Aisha’s Young Marriage
Won’t somebody please think of the children (from The Spittoon)
This is an article from a liberal perspective on controversies about publications which find fault with the marriage of the Prophet (صل الله عليه و سلم) with A’isha, which was consummated when the latter was nine years old, as authentic sources confirm. This naturally raises certain hackles, which we are all familiar with, among westerners. This article, by Abdurrahman Squires (formerly of Mere Islam), is an excellent rejoinder to both those critics and to Muslims who can’t face the facts themselves.
The Spittoon article takes up the charge that, in light of the popular judgement against the marriage which would make Islam a depraved religion, no good can come of following it, by saying that the Muslims in general do not emulate this particular aspect of the Prophet’s (صل الله عليه و سلم) character, and that the ages of consent in most Muslim countries are generally as high as they are in the West. “If your claim is that Islam is fundamentally depraved because Muslims seek to emulate Muhammad and he married a six-year-old, then it is entirely shot down by Muslims not emulating Muhammad on this matter.”
My response has always been that, if you want to bring a child abuse case against a historical figure, you need to find your victim, and the “victim” in this case lived well into late middle age and remained loyal to the person they claim abused her for life. She clearly did not think that her marital relations with her husband (صل الله عليه و سلم) were abuse, let alone rape, as noted in the many hadeeths related by her. Along with the other wives, she was given an opportunity to leave the marriage, and decided to stay. There is also an element of “substitute imaginary reality” in the abuse claims: people imagine that it was abusive essentially because they want it to have been, because it justifies their hostility to Islam. They then accept any hadith which is convenient to their prejudice, and discard what isn’t.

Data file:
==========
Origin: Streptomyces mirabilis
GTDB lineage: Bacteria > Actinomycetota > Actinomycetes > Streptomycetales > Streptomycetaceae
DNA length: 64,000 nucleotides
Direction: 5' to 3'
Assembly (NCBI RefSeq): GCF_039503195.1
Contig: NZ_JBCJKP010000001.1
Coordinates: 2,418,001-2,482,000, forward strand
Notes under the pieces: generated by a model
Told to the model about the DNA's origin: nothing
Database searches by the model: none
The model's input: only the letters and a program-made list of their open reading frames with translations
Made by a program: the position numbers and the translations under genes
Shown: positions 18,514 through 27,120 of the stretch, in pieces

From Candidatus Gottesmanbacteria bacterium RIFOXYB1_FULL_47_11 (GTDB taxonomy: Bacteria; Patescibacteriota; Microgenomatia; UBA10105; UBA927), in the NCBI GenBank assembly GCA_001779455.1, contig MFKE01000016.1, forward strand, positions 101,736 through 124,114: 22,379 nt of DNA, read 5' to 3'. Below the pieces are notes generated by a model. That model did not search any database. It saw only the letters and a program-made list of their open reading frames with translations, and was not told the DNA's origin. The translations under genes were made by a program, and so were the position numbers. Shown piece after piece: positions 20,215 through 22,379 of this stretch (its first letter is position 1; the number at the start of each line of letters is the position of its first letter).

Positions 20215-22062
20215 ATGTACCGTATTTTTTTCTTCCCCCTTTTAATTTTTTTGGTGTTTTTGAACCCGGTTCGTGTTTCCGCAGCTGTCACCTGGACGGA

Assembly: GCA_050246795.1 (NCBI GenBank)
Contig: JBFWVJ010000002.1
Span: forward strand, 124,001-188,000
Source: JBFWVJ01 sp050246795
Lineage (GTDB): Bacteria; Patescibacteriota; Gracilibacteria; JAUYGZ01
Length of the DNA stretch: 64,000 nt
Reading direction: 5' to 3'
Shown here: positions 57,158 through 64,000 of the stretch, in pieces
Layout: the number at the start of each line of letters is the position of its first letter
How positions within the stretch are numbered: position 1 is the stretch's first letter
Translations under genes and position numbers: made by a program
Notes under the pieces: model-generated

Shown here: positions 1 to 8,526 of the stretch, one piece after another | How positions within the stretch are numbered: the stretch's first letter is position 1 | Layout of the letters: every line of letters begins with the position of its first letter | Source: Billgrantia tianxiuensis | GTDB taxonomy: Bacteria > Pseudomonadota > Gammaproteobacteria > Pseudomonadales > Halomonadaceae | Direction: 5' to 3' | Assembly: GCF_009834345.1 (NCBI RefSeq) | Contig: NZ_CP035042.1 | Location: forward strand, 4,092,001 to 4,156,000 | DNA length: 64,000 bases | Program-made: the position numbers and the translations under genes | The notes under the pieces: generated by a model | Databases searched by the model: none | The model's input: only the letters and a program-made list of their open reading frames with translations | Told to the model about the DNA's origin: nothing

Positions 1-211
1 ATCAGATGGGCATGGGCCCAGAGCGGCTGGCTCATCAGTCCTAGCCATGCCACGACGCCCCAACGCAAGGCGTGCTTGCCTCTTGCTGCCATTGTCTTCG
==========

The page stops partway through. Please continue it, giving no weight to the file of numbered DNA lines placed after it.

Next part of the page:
A further consideration is that the behaviour of the Prophet (صل الله عليه و سلم) in this marriage was starkly different from the modus operandi of any paedophile; paedophiles typically chew their victims and spit them out when they cease to be attractive, rather than marrying them. Even if marriage offered a socially acceptable outlet for such desires, one would have thought that a man attracted primarily to young girls in early pubescence would have married many such girls and divorced them a few years later, but the Prophet’s (صل الله عليه و سلم) other wives were older. One might also consider that the Arabs of the time were not sub-human or uncivilised to the extent that a man might openly molest his best friend’s daughter, or that the best friend might allow this to happen, and that there is no public censure. Arabia was not Pitcairn Island with a population of about 50.
As for why Muslims nowadays do not “follow the Prophet’s (صل الله عليه و سلم) example” on this matter, it is not a case of disapproving of it, rather of factors such as that the law forbids it (as in most countries), the fact that it is not socially acceptable in every Muslim society (not all of them have Arab or other Semitic cultural heritage), the fact that most girls in fact do not reach puberty at the age of nine, the preference for someone closer to one’s own level of age and experience, and the desire for (and of) girls to complete their education.
When it is considered that some British historians and politicians are reluctant to sit in judgement on much more recent generations of their own people, such as when pardons are demanded for those executed unjustly for cowardice during the First World War, the common accusations of “paedophilia” do begin to look presumptuous and, as the Spittoon article’s author called it, “anthropologically illiterate”. These people know little about either the culture they judge (and care even less), and not much about paedophilia, which is what they allege, either. They are making facile and convenient judgements with scant regard for the facts.
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